“I saw a mother lead seven children to the auction block. She knew that some of them would be taken from her; but they took all. (…) She wrung her hands in anguish, and exclaimed, ‘Gone! All gone! Why don’t God kill me?” (Second-hand testimony displayed in the first stage of the museum next to the entrance)

“Segregation now, segregation tomorrow, segregation forever.” George Wallace – Governor of Alabama, 1963

(Quote presented in the third stage of the museum which highlights the historic process of segregation).

John Hart field will be lynched by Ellisville mob at 5 o’clock this afternoon- 1919, June 26. “It is expected that he will be burned.”  (Newspaper announcement displayed in the fourth stage of the museum which highlights episodes of lynching).

In summary, visitors will have an impactful experience within the Legacy Museum when confronted with the reality of racism in America, both in the past and today.

Sport Heritage at the Legacy Museum

As Ramshaw and Gammon (2016) argue, the sporting past is not only about celebrating and nostalgic moments, but can also illuminate harmful and negative legacies from sport’s past. The authors suggest two approaches: the ‘heritage of sport’ which examines sport heritage that is self-contained (records and athletic achievements, for example) A second approach (and more useful to this essay) looked at “sport as heritage”, that is to say, “when its practices, its rituals, and its history transcend sport and become representative of a people” (Ramshaw & Gammon, 2016, p.117).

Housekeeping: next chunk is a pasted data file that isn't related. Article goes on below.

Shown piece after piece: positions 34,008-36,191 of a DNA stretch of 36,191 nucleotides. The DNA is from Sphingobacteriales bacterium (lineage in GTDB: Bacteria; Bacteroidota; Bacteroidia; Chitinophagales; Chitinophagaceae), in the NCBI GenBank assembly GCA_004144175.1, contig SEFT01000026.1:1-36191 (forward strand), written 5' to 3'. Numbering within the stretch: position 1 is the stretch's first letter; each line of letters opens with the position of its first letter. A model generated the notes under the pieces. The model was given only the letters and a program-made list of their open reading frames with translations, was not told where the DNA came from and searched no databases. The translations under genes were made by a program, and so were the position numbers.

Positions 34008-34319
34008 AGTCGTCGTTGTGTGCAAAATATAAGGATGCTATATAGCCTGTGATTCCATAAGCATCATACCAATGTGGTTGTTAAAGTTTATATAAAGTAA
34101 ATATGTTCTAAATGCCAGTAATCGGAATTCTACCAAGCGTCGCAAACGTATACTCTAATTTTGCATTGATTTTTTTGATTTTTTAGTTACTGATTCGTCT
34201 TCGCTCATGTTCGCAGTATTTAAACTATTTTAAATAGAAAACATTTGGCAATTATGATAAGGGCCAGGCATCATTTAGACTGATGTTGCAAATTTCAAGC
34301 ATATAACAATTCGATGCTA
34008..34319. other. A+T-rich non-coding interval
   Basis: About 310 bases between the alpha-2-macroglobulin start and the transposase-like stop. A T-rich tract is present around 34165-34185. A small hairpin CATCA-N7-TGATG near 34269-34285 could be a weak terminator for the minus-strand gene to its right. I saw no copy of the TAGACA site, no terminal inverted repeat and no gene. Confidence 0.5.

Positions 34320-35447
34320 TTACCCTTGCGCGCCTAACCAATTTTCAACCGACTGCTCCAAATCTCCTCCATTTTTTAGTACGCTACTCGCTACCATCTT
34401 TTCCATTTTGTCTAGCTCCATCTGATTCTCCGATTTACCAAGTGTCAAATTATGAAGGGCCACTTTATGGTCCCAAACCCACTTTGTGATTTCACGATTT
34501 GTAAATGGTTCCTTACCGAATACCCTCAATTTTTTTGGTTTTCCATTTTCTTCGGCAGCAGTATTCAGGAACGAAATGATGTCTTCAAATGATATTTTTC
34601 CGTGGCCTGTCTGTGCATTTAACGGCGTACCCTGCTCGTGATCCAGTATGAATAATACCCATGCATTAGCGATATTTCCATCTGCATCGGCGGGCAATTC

Regarding the latter conceptualization, the achievement of Jackie Robinson in 1947 as the first Major League baseball player to break the color barrier since 1880, which provided an encouraging influence in the “upcoming Civil Rights Movement by giving Americans a heroic African-American sports figure to rally around” (McBirney, 2017) is often remembered. Although the Legacy Museum does not account for the impact of Jackie Robinson in the historical segregation process in America, Muhammad Ali was pictured among others social activists.



(Photo of Muhammad Ali amongst other social activists)

Here, it is noteworthy to emphasize that Ali’s resistance to racial inequality was not addressed separately, i.e., with particular attention to his achievements out of the boxing ring but through a quote of Mary McLeod Bethune (1875-1955) who stated: